Edit: I think Google has since improved the error message and gives a message like "Ad is running, but cannot be run in all regions due to a trademark issue." Adwords used to just reject the ad with ominous text "trademark violation".
Immersion is a German word.
(as many others comes from Latin as the English word does)
(Physik) Einbetten eines Objekts in eine Flüssigkeit mit besonderen lichtbrechenden Eigenschaften (zur Untersuchung von Kristallformen und in der Mikroskopie)
(Astronomie) Eintritt eines Himmelskörpers in den Schatten eines anderen
Methode des Fremdsprachenunterrichts, bei der die Schüler von Anfang an in großem Umfang in der Fremdsprache unterrichtet werden
(EDV) Eintauchen in eine virtuelle Umgebung
My exact ad said "Try _____, a better way to _____ for Windows and Mac".
They didn't mention the Windows trademark. Pfft.
"Hello, you pointed out a real issue during your talk."
There's a pretty big discussion/shitstorm going on in the Berlin Startups Facebook group.
The trademark owners claim that they want to use the licensing fees to support non-commercial events, quotation: "I think it's worth trying. If not, there sure will be other ways to finance non-commercial projects. I any cases it's better that it's a trademark of a non-commercial project, than of some cease-and-desist law firm."
I totally disagree with that whole idea though. Makes us Germans look ridiculous :-).
with the guy in charge. (You need to join the group to see the discussion)
Trademarks are a lot like patents, the due diligence when filing is on the filer for the most part. The agency only checks against the filings. So you can get a trademark for Hackathon, but if you tried to enforce it you would lose if there are prior uses by others.
You could get a Trademark in an alternate context. Like if you decided to combine a marathon with a machete and have a run through the jungle. That could be a new use for Hackathon that would be unlikely to cause confusion in the market.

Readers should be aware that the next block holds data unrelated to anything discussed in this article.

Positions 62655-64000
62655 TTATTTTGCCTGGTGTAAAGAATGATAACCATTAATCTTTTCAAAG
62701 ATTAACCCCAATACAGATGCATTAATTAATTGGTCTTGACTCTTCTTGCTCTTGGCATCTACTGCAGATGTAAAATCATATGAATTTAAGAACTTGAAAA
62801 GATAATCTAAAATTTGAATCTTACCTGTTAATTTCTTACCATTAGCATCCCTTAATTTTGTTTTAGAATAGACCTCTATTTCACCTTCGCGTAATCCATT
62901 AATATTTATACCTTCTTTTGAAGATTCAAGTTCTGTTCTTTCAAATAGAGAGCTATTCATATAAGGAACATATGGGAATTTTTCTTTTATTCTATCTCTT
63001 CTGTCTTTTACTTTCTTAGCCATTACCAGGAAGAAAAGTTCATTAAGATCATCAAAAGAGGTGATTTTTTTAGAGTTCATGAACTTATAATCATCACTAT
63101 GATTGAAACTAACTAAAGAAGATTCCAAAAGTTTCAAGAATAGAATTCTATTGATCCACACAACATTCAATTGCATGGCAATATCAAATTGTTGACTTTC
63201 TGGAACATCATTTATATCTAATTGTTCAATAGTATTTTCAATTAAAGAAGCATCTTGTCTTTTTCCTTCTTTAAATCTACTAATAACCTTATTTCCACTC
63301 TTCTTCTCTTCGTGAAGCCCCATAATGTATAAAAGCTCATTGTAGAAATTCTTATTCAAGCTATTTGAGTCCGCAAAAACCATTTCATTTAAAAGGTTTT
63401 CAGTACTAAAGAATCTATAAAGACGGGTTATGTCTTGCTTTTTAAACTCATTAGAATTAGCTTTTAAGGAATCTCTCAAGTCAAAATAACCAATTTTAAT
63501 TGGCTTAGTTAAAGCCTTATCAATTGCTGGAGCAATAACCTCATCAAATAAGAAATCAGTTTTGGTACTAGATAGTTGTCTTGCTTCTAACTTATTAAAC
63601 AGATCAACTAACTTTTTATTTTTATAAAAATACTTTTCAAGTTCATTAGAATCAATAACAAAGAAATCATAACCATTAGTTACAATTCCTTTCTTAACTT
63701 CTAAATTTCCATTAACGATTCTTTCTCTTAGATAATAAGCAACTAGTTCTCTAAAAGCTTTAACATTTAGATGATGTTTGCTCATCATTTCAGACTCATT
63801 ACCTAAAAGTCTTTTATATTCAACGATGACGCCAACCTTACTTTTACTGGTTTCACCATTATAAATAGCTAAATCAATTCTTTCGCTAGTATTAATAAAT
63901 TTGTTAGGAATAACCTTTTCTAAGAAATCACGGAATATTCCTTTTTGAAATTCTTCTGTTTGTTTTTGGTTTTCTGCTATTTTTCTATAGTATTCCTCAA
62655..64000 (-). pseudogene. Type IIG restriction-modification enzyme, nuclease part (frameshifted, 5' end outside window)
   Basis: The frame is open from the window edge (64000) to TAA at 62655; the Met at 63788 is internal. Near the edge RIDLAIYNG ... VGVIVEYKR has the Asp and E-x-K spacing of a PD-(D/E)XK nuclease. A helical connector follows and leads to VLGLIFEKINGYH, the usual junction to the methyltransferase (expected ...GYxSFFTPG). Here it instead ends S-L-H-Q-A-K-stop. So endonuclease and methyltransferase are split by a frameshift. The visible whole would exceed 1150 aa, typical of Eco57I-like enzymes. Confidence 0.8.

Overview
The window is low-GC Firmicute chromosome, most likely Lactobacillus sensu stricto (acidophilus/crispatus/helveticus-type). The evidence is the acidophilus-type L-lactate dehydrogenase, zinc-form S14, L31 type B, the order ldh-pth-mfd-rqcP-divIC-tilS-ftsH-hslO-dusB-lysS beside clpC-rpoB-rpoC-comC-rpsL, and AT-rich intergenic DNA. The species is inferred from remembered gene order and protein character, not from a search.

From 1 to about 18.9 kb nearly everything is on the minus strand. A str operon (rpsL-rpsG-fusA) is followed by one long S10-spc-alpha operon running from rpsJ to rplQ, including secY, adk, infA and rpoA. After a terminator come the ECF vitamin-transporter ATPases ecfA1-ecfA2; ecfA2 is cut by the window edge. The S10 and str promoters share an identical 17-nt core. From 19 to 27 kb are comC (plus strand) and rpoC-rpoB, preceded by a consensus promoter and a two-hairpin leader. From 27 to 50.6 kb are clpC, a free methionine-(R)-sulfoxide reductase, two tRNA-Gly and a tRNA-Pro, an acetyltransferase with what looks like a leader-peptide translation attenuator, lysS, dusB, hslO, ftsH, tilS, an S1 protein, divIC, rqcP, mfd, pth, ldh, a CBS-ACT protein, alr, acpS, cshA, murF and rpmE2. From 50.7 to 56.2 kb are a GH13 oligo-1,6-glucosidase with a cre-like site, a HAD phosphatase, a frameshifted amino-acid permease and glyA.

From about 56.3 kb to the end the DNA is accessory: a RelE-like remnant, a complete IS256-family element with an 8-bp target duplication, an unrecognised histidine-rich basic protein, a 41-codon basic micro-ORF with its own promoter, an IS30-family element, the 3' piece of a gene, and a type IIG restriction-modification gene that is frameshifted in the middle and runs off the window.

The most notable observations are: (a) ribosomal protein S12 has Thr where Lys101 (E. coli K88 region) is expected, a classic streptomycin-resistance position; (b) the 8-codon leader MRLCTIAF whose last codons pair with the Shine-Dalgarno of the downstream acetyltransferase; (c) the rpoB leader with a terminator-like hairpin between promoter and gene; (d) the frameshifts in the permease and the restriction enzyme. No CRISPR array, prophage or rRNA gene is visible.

That said I'm sure they will send some C&D's and scare some people in to not using the term.
The "Hon" trademark for a Baltimore restaurant springs to mind. Where the owner tried to extract money from the city of Baltimore, but she ended up dropping the trademark after community backlash.
That's absolutely wrong in the UK and USA. In Germany their English language guidance notes say:
"The following are also excluded from registration: promotional statements, general advertising slogans and word sequences that have become customary in the current language as fixed expression."
So it's wrong there too.
>"the due diligence when filing is on the filer for the most part"
In some jurisdictions but by no means all.
I'm surprised there were no oppositions filed, guess TM registrations are off most peoples radars. Of course the TM lacks distinctiveness and so is probably going to be struck down, doesn't stop them wielding it as part of a shakedown though.
If that happened in the states I'd definitely boycott someone trying to own something that belongs to the community.
I've already contacted a few fellow organizers to find out what we can do about this.
Don't do anything. Let the company try and stop you.
But as i've mentioned in my other post, this won't happen, it seems the good guys trademarked it.
The trademark has been filed in Germany by a German events directory. Their main focus appears to be club events, not nerd events and indeed there is only one listing from mid last year for a hackathon.
Are they getting into the trademark troll business on the side?
Edit: The agency also has a word mark on "Nerd Zone", both seem to be motivated by this: http://www.nerd-zone.com/hackathon.
Here is the claimed background for this
with implying that most of the people are on board with this - most of the organizer used in that image however where only asked if they liked the idea of the techhub nothing more. The good thing about the connected world is that those kinds of statements can be easily verified.
The discussion is happening with the guy here
if you don't like to join, you can see statements of organizers also here https://www.facebook.com/nicole.simon/posts/1015164077361130...
Today, everything is a "hackathon" which is rather annoying, IMO. In the past year or so, we've seen legal hackathons , marketing hackathons  and more.
Now, more and more corporations are starting to get into the hackathon game - eg. Campbell's disaster a few months back .
With popularity comes consequence, but perhaps the "spirit" of a hackathon is what matters: getting people to GTFO of their element, come together and create something in a short period of time.
Maybe you should use Google Search result count. If a phrase doesn't appear frequently online, its ok to trademark. If there are 10 million results, it should be flagged.
For such a tool to be most useful, I'd recommend gathering data from several places (such as DuckDuckGo, Wiktionary, Wikipedia). Also, it would be better not to be tied to fixed thresholds (such as 10 million results); rather, it would likely be better to construct a feature vector and try out various machine learning approaches.
In Germany, I'm sure the Germans can come up with some long-German-word-like-'marathon-of-hacking'-that-means-the-same-thing-as-hackathon, if they haven't already.